Girls' stable peer status and their adulthood adjustment: A longitudinal study from age 10 to age 43.
2006 (English)In: International Journal of Behavioral Development, ISSN 0165-0254, Vol. 30, no 4, 315-325 p.Article in journal (Refereed) Published
Stable peer status clusters of rejected, popular, and average girls from ages 10 to 13 were identified and associated to young and middle adulthood adjustment. The study included a representative sample of 445 females from the longitudinal research program Individual Development and Adaptation. Results showed that, by young adulthood, rejected girls were at increased risks for criminal offending and especially alcohol abuse (two and eight times increased risk, respectively). In midlife, popular girls had achieved a more successful vocational career than average girls. However, for most midlife adjustment areas, like social relations and subjective well-being, there were no significant differences between the stable childhood clusters. To test an incidental explanatory model, childhood confounding variables (aggression, withdrawal, academic achievement, and SES) were introduced and explained some of the significant relations.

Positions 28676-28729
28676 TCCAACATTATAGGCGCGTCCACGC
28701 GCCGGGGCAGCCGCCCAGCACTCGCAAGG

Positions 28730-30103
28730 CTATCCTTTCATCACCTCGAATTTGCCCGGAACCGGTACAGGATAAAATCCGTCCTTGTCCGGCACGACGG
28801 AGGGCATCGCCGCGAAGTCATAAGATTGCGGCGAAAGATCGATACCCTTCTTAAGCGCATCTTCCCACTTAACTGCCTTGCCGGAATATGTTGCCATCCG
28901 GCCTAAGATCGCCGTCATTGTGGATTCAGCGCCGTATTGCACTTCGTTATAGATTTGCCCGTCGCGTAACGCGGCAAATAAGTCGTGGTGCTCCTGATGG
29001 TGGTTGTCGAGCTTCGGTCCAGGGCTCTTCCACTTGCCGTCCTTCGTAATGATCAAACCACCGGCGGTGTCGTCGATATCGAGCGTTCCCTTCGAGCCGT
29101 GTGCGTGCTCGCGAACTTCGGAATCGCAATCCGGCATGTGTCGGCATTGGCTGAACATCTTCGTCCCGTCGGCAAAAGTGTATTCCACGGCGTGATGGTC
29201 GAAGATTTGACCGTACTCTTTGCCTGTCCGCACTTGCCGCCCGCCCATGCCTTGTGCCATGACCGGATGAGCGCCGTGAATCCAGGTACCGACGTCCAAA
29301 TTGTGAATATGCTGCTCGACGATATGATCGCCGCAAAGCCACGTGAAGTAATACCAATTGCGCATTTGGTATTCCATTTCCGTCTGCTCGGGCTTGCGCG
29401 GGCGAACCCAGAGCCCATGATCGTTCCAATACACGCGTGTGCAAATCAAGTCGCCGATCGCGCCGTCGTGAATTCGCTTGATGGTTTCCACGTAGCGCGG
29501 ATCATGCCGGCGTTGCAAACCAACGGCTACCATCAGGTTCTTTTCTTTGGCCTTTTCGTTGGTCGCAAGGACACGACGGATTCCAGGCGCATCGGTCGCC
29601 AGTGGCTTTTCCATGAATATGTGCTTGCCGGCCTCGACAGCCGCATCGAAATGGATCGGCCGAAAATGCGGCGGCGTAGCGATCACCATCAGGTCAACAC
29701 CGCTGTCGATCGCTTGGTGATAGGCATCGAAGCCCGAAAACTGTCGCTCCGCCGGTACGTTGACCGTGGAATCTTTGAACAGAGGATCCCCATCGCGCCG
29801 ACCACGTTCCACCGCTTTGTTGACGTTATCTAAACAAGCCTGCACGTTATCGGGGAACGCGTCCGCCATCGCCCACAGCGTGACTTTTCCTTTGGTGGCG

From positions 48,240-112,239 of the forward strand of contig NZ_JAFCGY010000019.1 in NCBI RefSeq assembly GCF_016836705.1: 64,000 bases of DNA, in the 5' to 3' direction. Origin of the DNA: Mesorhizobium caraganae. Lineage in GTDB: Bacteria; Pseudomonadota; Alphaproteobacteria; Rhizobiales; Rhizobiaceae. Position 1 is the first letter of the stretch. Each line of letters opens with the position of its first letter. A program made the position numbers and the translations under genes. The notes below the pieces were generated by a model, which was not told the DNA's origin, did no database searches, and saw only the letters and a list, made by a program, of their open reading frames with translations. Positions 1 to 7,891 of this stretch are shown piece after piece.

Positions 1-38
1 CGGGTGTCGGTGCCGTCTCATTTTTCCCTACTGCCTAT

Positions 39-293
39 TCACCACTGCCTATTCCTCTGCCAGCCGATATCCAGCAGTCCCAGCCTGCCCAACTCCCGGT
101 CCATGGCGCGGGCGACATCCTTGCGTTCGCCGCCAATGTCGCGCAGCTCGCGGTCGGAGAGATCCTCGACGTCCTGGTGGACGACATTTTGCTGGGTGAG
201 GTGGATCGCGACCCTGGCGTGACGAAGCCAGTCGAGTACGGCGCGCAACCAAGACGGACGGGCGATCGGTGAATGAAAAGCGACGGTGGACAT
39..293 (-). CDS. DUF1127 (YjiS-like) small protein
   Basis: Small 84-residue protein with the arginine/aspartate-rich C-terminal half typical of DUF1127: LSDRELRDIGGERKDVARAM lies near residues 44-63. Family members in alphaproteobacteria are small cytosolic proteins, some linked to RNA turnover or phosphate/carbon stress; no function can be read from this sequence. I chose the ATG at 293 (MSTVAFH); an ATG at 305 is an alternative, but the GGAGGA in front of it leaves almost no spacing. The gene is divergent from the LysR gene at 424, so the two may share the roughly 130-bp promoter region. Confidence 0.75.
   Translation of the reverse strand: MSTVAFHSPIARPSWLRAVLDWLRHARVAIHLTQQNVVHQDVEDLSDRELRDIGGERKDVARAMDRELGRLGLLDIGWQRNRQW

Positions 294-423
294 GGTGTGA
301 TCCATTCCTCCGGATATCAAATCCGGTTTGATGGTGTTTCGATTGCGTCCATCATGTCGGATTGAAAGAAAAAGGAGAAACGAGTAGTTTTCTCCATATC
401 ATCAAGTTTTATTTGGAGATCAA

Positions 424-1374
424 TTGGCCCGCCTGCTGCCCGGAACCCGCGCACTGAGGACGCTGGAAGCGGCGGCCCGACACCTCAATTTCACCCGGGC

Place, publisher, year, edition, pages
2006. Vol. 30, no 4, 315-325 p.
adult adjustment, cluster analysis, sociometric peer status
IdentifiersURN: urn:nbn:se:su:diva-19974DOI: doi:10.1177/0165025406072793OAI: oai:DiVA.org:su-19974DiVA: diva2:186499
The data collections were supported by grants from the Swedish National Board of Education, the Swedish Committee for the Planning and Coordination of Research, The Bank of Sweden Tercentenary Foundation, the Swedish Social Research Council, and The Orebro County Council.2007-11-212007-11-212011-01-11Bibliographically approved